"For any big game, if you go in there with clarity on your role and clarity on what you've got to do and what your team has to do, any nerves should be out of your system the day before the game. Yes, you're going to have the parade and all of that kind of stuff. But a lot of the issues people have with those big games, they overthink and over-build it. By the time you're into the game, they've worked themselves up or they've played the game in their head 25 times.

"I don't know Dusty very well, but it looks like he doesn't get overawed by stuff and he's not going to overthink the situation. He just loves football. He wants to go and play football – hence why we probably don't get to chat to him much in the media – because he doesn't love the limelight. He just loves playing football with his mates. That's what's held him in good stead in big games."

But, again, Martin's 2019 Grand Final performance hadn't stood alone. Like in 2017, the Richmond superstar had dragged the Tigers to the decider through a series of memorable finals performances.

Along with his Norm Smith Medal-winning display in the showpiece event, Martin had kicked six goals in the qualifying final against Brisbane and backed it up with 22 disposals and two goals against Geelong in the preliminary final. His four-goal display against the Giants put the finishing touches on another September to remember.


"It's his demeanour. He's obviously extremely confident in his own ability," Smith says.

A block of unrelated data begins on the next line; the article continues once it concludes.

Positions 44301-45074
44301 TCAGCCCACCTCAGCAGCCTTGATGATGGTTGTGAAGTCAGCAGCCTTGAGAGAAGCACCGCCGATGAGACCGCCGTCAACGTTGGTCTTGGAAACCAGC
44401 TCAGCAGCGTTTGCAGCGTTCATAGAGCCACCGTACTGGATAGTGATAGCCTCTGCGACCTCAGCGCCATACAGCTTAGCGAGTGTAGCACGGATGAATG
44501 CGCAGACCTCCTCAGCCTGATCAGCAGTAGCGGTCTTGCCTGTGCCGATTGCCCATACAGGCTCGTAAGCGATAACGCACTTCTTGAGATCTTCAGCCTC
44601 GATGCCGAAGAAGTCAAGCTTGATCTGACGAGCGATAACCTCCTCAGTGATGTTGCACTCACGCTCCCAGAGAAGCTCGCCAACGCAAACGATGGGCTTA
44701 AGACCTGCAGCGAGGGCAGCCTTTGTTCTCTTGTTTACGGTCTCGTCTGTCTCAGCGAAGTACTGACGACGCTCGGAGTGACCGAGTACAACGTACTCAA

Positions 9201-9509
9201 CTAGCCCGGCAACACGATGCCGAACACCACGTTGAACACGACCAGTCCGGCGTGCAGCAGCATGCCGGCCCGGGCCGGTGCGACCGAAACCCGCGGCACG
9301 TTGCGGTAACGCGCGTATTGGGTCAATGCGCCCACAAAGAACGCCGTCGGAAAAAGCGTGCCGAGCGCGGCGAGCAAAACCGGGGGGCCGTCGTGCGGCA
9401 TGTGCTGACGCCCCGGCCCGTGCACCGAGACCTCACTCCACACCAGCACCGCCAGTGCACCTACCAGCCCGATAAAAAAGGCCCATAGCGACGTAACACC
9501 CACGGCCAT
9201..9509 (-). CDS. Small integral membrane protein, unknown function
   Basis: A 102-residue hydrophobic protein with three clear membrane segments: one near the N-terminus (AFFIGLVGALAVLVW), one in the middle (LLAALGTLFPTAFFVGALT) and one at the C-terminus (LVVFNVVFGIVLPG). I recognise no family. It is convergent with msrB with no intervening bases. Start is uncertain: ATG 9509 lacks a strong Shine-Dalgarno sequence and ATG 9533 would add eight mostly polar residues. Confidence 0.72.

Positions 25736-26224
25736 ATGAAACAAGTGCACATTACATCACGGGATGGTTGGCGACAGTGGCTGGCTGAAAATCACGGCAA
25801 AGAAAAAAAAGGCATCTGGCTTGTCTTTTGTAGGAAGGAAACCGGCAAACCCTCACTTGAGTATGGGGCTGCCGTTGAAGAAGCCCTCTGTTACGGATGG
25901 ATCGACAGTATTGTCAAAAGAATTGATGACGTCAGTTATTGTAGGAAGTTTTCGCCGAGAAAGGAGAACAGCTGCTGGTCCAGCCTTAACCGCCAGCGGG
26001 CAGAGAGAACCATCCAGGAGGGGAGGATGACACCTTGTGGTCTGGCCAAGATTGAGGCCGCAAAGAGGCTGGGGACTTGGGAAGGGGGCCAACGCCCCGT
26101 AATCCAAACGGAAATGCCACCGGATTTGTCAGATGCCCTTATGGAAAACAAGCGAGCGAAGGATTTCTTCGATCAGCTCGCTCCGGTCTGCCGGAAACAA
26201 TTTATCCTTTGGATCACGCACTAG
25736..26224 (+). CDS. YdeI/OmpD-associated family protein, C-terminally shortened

"But what separates a lot of players, and if you go back and look at so many of the Norm Smith Medal winners, it's how clean they are. Dustin is certainly that. He is just so clean.

"Certainly, playing against him on many occasions, his power and his strength could mean he could back himself to spend time over the football. He was then so clean and he was able to execute his skill post-contest. Some of the skills that he possesses, his foot, his fend-off, his vision and his knowledge of the game, it's as good as any."

Two Grand Finals, two premiership victories, two Norm Smith Medals. Martin was building quite the collection. But he was also saving his best – and one of the game's most special individual performances yet – for last.


His crowning moment

BARTEL had seen this story unfold before.

As a boy, he had watched Geelong teams get torn apart by moments of individual brilliance in Grand Finals. Be it Peter Matera kicking five for the Eagles in 1992 or Greg Williams adding five of his own for the Blues in 1995, every Cats fan knew this nightmare well. Now, Martin was adding another chapter.